Pickup buyers guide 2019-20

Four-wheel drive pickups remain the vehicle of choice for many farmers and contractors – as well as lifestyle vehicles for many others.

Our buyers guide shows prices and models for all the trucks on sale in the UK, including those from Mitsubishi, Ford, Isuzu and Toyota.

Poor sales and new emissions laws have contributed to the loss of the short-lived Fiat Fullback – the Mitsubishi-based pickup introduced just a couple of years ago – and the Great Wall Steed, so there are fewer basic designs to choose from in this year’s buyers guide.

See also: 14 top retrofit kit options for farm pickups

However, there are more individual models thanks to additions to the Ford Ranger, Isuzu D-Max, Mitsubishi L200 and Toyota Hilux families.

And Land Rover could return to our listings in 2020 – if the expected pickup version of the modern Defender is part of the launch line-up due to be revealed later this year.

For now, though, it’s the established names in the traditional pickup field that continue to provide vehicles destined to transport toolboxes, fuel cans, machinery parts, straw bales and the occasional sheep and calf on farms up and down the country.

Pickup guide 2019-20

Download a PDF of the 2019 pickup guide here.


The Ford Ranger line-up has almost entirely switched to a new family of 2-litre, four-cylinder diesel engines, with only the Wildtrak still powered by the elderly 3.2-litre developing 200hp.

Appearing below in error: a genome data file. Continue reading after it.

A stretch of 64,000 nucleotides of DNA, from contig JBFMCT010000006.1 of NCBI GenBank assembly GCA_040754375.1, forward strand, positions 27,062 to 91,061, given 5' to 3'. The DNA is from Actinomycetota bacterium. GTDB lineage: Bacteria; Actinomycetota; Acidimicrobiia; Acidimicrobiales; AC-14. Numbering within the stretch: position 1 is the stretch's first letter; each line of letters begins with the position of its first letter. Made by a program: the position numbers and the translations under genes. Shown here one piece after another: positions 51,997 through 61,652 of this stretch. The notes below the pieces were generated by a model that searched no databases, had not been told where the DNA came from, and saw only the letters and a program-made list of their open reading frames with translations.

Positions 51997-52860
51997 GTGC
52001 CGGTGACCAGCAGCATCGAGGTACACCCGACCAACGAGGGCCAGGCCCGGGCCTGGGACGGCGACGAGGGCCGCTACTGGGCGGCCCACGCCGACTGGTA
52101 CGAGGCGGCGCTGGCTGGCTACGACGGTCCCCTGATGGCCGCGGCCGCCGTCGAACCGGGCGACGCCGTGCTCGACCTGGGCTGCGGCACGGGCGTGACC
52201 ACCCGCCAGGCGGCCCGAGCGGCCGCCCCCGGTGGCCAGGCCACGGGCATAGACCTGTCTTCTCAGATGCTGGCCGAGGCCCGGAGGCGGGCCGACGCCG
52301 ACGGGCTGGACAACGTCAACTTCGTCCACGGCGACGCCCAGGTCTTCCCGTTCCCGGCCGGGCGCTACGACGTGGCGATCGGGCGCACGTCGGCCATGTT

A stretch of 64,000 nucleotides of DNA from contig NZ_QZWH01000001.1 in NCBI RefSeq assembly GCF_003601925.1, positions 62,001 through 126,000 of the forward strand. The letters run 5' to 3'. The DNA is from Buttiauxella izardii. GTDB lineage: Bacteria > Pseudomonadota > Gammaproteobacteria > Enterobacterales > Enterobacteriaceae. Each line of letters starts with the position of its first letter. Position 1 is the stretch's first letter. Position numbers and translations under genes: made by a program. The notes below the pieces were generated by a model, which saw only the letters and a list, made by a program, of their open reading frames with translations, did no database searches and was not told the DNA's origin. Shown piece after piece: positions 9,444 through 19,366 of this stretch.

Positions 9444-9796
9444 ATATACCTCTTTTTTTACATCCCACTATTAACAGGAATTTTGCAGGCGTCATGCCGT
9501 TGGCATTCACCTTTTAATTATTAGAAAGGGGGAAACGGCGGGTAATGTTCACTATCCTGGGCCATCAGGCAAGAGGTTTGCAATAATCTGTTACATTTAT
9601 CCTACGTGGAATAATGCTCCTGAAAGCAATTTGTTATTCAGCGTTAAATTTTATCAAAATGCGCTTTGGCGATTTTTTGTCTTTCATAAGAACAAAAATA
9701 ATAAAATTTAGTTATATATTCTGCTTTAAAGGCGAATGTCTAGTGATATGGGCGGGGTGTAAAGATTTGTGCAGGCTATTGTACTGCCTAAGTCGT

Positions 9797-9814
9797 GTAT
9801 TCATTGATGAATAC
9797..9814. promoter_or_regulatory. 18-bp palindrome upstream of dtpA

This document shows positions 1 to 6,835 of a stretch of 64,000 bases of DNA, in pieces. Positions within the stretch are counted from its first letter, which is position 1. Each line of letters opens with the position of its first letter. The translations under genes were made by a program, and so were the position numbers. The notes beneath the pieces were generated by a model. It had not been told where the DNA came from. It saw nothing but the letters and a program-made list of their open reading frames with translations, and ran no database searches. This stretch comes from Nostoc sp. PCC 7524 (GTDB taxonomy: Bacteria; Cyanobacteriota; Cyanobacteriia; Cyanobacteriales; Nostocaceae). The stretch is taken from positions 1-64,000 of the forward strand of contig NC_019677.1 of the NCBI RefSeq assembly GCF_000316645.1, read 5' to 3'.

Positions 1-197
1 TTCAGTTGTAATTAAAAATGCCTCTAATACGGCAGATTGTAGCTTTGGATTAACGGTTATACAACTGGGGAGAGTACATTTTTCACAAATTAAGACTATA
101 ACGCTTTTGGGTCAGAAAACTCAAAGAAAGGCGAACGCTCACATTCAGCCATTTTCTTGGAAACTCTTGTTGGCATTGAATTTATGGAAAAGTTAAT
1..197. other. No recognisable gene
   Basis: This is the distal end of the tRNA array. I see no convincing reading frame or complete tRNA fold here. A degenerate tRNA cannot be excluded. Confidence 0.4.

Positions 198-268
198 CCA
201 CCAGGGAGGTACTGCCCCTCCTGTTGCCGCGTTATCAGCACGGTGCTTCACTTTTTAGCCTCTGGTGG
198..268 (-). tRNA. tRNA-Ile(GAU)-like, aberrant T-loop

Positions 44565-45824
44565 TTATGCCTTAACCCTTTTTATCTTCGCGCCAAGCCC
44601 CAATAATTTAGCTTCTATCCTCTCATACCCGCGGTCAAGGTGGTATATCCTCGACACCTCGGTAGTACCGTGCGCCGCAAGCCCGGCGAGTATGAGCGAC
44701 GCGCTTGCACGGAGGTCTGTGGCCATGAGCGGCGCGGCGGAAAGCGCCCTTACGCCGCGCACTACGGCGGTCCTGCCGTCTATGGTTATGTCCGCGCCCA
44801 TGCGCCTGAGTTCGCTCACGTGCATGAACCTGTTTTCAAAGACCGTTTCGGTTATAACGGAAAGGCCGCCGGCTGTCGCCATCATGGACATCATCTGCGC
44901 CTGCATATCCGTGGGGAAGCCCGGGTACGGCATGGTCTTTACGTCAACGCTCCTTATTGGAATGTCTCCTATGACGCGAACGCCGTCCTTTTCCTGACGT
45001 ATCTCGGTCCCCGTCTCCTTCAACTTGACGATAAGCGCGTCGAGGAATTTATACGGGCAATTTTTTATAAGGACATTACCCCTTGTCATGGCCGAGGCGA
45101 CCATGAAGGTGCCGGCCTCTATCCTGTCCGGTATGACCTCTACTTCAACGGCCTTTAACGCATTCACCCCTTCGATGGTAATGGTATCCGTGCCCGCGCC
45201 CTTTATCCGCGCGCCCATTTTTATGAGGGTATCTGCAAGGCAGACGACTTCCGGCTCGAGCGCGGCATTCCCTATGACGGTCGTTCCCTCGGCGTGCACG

The base two-wheel-drive XL has a 130hp version but in four-wheel-drive form it gets the 170hp upgrade, as do the extended-cab and double-cab versions of the XL, XLT and Limited.

A 213hp twin-turbo alternative with 500Nm torque is also available with the Limited trim, as well as the latest Wildtrak equipped with a new 10-speed auto ’box said to deliver slicker performance than the outgoing six-speeder.

This powertrain is standard in the new Raptor performance model that heads the Ford range, with power-adjustable, suede-upholstered seats among the upgrades inside the double cab, as well as even bolder “in your face” front-end styling.

Hardware upgrades include a reinforced chassis and aluminium front skid plate, coil instead of leaf spring rear suspension with Fox Pro variable-rate dampers, aluminium front wishbones giving 150mm wider front and rear track, 33in craggy off-road tyres, and six drive modes for the auto transmission and four-wheel-drive installation.

So, just the thing for an afternoon’s crop walking or outdoor lambing checks…


Within the Isuzu D-Max range, the down-to-earth Workman+ adds practical features such as a tow bar and 13-pin electrical socket to the more basic Utility model’s spec, although it comes only in double cab form, not the single- and extended-cab options.

The XTR bridges the gap between the Blade and the Arctic Trucks AT35, which is itself available as a new Safir limited edition with extra body styling and cab interior bling.